The food provided at OLS has left an impression to be overpriced and not particularly tasty. “I want to stop eating red meat, fried potatoes, and soggy chicken,” student representative Lucas Dela Paz complained. The lunch options at 115 Greenough are much more diverse and exciting. Many freshmen look forward to the two times a week when they can buy lunch at the BHS cafeteria. Next year, I would recommend providing freshmen with more opportunities to eat at 115 Greenough and improving the lunch options at the OLS cafeteria.

For those ending at 115 Greenough in the Blue cohort, it can be impractical to meet with teachers after school who are still at OLS, especially if students have prior commitments such as sports that meet immediately after school. Similarly, for students in the Red cohort, it is particularly difficult to meet with teachers before school considering they have to travel back to 115 Greenough for the first period. This is even more difficult for freshmen taking a Z-block class. Unfortunately, there is not much that could help to fix this problem except teachers being understanding of students’ schedules (which, for the most part, teachers are doing already).

“If I’m being honest, I feel like I’m still in eighth grade and haven’t left middle school,” Phoebe Shay explained. Her opinion is a common one because of the separation of freshmen from upperclassmen. Many freshmen were nervous about their transition to high school, but OLS almost feels like it wasn’t enough of a change.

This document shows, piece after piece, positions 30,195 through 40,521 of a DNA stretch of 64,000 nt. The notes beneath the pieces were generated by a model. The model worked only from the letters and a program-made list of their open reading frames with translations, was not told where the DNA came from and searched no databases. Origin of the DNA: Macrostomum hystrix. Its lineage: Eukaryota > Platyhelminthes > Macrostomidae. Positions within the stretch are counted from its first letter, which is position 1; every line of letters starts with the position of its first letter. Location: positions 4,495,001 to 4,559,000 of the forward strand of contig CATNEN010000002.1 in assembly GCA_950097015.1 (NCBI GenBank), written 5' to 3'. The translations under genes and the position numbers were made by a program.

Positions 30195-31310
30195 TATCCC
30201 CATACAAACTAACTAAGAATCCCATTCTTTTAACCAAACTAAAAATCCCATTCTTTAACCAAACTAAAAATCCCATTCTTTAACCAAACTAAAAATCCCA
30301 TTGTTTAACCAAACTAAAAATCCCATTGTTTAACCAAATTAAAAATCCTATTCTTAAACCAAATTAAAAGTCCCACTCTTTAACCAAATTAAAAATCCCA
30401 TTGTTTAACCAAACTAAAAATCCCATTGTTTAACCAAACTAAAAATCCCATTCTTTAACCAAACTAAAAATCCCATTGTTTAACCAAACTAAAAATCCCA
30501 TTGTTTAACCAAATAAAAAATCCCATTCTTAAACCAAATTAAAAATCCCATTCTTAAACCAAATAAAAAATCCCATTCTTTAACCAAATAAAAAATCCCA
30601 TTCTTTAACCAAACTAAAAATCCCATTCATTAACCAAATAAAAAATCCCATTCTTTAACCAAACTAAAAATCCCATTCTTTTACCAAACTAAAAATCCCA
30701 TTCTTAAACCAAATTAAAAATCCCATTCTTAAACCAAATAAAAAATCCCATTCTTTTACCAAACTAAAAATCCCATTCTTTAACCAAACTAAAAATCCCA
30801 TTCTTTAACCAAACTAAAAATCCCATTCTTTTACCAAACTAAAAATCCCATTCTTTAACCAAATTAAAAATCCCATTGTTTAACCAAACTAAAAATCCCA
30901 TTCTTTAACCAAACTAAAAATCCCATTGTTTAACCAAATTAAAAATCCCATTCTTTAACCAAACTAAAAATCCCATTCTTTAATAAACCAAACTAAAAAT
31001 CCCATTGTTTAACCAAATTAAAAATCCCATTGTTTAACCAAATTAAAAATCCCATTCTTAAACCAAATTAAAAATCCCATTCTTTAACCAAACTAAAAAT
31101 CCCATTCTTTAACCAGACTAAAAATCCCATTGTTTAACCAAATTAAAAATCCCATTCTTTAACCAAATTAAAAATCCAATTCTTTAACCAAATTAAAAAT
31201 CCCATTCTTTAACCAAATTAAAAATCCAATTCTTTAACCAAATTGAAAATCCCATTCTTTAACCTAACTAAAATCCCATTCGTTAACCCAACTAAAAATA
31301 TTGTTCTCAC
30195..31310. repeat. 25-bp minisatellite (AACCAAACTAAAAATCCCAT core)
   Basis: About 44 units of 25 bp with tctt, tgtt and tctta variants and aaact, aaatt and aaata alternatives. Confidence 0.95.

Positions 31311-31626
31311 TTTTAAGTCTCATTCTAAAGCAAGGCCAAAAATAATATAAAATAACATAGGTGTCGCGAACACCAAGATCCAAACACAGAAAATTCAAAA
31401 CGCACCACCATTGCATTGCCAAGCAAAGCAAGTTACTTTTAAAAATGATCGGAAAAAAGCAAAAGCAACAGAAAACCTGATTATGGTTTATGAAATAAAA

Though freshmen’s overarching perspective on OLS may never change, there are a couple of actions that could be taken to help improve our overall experience. First, to improve the transition between OLS and BHS, making another bus accessible to students would be extremely helpful as currently, we only have one. That way, students could have the option to opt-out of traveling through uncomfortable weather. Secondly, teachers could be more understanding that students aren’t always able to meet before or after school because of the separate campuses and after school commitments. Recently,

For better or for worse, the freshmen’s experience at OLS will never be the same as the one they would have at BHS. In most aspects, our experience feels inferior and separate. Although we are technically in high school, we are stuck in an in-between stage that feels more like junior high. However, the workload does not match that of the typical junior high experience. Most of all, freshmen wish they were living the freshman year that had been building up in their expectations, or the closest to that possible.